Big Data is watching a million fireflies

I watched Mercy Health’s John Conroy talk today about how they manage one of the most deadly issues facing hospitals right now: Sepsis. It is a systemic infection that isn’t the reason the patient entered the hospital.

He described what they do as standing in a field in the summertime at dusk and seeing flashes of light from thousands of fireflies all around. The flashes are random but consistent, spread across all of the open space.

Sepsis can happen anywhere and takes combinations of real-time data to spot…like watching every one of those fireflies and every flash and being able to understand, anticipate and act on critical information from it.

Sepsis is every healthcare network’s nightmare. It can happen to anyone at any time, and as I said, anywhere in the hospital. Sadly, many doctors in practice today learned to watch for sepsis after their first septic patient dies. The industry-wide mortality rate is 65%. Mercy has significantly lowered their mortality rate from Sepsis and that’s a wonderful thing.

Mercy has a system that monitors every patient for sepsis by seeing every piece of information immediately, no matter where it happens across all of their facilities. They watch heart rate, blood pressure, temperature, demographic background, treatment condition, and progress. It is around 3,000 pieces of information per second that has to be pushed, pulled, digested, pattern matched and watched for temporal (time sensitive) trends. When the system spots a negative trend, they dispatch doctors and nurses immediately as Sepsis can only be treated and the patient saved by immediate action (also in combination).

Even after the alarms are shut off, they look at what happened and constantly update the rules that drive the system. They keep getting better results.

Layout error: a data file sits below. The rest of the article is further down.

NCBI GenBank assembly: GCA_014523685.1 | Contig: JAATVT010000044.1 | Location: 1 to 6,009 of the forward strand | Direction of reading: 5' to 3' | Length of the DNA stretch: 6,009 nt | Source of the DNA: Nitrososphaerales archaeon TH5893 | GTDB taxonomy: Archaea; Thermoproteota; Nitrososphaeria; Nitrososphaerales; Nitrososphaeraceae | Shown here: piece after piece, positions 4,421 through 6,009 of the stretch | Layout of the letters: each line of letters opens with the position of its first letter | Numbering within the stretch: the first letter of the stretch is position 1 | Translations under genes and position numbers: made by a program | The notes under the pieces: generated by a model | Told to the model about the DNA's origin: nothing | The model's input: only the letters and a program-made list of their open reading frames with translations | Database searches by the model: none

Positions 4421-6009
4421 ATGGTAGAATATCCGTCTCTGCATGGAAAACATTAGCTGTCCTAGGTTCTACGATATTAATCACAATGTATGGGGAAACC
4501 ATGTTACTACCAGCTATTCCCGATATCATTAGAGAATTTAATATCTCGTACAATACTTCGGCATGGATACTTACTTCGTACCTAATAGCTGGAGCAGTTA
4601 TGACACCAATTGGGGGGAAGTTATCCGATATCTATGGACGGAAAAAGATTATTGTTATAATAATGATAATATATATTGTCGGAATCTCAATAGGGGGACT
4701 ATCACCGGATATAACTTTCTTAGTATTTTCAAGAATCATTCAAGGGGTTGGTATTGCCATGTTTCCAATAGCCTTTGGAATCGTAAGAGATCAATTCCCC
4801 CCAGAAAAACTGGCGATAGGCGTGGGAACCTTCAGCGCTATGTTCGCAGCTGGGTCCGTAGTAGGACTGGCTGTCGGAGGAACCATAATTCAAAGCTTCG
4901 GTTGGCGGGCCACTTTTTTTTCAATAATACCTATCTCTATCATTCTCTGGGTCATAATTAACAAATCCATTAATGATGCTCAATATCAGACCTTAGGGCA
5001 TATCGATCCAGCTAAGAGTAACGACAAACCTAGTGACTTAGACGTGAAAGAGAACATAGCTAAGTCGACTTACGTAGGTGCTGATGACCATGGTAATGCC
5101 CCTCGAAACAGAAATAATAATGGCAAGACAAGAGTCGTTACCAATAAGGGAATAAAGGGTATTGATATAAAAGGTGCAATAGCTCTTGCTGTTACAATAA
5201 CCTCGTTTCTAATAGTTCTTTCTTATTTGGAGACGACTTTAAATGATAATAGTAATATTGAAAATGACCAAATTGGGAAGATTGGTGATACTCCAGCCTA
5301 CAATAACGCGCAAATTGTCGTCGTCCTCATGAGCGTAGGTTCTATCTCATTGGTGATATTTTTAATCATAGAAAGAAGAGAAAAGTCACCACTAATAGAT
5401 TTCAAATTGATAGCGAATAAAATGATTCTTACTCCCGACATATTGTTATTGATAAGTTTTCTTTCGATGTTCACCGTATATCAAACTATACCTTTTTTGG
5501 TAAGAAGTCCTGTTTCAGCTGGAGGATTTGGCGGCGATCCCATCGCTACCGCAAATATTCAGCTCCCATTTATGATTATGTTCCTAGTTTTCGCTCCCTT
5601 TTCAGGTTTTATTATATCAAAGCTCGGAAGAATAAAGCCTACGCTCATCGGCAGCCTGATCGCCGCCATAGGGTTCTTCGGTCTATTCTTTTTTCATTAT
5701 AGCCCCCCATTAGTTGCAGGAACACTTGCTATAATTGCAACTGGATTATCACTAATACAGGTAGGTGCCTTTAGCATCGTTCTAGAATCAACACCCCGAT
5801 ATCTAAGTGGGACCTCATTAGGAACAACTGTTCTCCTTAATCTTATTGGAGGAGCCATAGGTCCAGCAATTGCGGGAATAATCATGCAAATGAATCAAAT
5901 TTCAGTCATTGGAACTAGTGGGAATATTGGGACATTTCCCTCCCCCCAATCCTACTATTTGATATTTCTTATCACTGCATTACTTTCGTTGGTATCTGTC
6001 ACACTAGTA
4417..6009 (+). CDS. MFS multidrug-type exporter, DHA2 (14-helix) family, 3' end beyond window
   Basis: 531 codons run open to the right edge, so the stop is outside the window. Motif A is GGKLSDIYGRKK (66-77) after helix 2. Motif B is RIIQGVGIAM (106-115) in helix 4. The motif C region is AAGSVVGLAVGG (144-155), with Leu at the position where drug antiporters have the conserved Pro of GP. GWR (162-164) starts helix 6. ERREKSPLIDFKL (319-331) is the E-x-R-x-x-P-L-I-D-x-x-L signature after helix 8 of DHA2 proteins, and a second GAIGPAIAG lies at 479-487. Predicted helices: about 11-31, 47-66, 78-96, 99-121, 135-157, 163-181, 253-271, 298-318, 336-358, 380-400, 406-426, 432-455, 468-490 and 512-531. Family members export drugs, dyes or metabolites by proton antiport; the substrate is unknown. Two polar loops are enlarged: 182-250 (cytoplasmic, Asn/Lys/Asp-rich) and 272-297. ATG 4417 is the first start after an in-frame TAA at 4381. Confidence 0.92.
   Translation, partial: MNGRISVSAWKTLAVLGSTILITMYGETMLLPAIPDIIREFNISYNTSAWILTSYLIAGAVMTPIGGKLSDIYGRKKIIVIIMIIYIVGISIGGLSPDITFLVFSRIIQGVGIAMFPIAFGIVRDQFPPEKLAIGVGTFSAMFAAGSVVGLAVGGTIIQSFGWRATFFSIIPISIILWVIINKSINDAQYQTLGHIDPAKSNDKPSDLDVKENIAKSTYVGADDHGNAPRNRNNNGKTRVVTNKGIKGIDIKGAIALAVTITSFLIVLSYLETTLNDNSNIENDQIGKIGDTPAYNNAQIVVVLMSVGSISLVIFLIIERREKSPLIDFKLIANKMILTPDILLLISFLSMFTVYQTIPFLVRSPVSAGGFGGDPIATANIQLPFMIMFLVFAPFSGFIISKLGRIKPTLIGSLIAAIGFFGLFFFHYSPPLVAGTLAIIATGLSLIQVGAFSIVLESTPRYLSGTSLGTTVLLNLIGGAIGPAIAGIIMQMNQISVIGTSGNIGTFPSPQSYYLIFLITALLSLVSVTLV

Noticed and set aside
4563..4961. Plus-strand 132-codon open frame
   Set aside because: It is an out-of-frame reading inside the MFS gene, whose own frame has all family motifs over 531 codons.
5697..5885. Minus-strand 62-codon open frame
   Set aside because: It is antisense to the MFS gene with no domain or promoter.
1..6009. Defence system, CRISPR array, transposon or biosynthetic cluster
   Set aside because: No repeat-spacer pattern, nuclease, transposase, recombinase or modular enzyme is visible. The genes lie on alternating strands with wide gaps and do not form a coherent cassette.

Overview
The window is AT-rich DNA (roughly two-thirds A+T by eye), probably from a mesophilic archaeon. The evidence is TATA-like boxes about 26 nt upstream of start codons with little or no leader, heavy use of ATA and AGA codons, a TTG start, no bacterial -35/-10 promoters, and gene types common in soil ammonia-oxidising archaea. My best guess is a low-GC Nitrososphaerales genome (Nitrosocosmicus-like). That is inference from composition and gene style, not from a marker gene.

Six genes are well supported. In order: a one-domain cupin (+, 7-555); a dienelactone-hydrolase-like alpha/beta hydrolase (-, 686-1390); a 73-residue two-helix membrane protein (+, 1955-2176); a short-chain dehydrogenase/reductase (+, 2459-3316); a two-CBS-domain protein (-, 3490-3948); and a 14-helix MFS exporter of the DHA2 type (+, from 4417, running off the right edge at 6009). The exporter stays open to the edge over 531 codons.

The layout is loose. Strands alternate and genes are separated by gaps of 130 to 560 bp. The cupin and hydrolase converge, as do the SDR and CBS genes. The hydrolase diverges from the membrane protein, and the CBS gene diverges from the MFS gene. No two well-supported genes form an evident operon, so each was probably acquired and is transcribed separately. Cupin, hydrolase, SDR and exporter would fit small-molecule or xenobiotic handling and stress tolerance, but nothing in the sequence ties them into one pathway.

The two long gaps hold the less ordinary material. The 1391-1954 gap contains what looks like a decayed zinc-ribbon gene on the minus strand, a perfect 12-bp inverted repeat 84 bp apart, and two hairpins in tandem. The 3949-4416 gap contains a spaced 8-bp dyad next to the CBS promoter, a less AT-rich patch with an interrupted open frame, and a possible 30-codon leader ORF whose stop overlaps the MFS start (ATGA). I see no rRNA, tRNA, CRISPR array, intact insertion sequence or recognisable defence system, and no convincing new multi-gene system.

They’ve become so good at what they do that they sell their services (at cost, they’re not-for-profit) to other facilities through Mercy SafeWatch. Big Data saving lives.

Advertisements

Tags: , , , ,

Categories: Data Analytics / Big Data, Healthcare, Patterns / Rules / Events

Author:Chris Taylor

Reimagining the way work is done through big data, analytics, and event processing. There's no end to what we can change and improve. I wear myself out...

Subscribe to the blog

Subscribe and receive an email when new articles are published

Trackbacks/Pingbacks

  1. Big Data must not be an elephant riding a bicycle | Successful Workplace - October 28, 2012

    […] written three recent success stories that stand out from the noisy crowd talking Big Data. Mercy Healthcare, The Nielsen Company and FedEx Services all reap powerful benefits from Big Data solutions. But […]

  2. The nexus of healthcare forces | Successful Workplace - December 16, 2012

    […] an example: We wrote about Mercy Health’s SafeWatch system that provides constant vigilance in Mercy’s cutting-edge sepsis prevention program. […]

  3. Does work sometimes feel like a Seinfeld episode? | Successful Workplace - March 17, 2013

    […] temperature and blood pressure to react to life-threatening situations that don’t fit typical patient risk patterns. There are endless examples of how integrated data improves service, captures opportunity, and […]

  4. Integration: I’m sexy and I know it | Successful Workplace - June 10, 2013

    […] fingers at evil SaaS usage, others are taking steps to solve the bigger problem. One of my favorite examples is Mercy Health in St. Louis, Missouri. In a healthcare network operating at a 1 to 2% margin, they […]

  5. Reading tomorrow’s newspaper today | Successful Workplace - October 4, 2013

    […] A great example: Mercy Healthcare’s SafeWatch program […]

Leave a Reply

Fill in your details below or click an icon to log in:

WordPress.com Logo

You are commenting using your WordPress.com account. Log Out / Change )

Twitter picture

You are commenting using your Twitter account. Log Out / Change )

Facebook photo

You are commenting using your Facebook account. Log Out / Change )

Google+ photo

You are commenting using your Google+ account. Log Out / Change )

Connecting to %s

%d bloggers like this: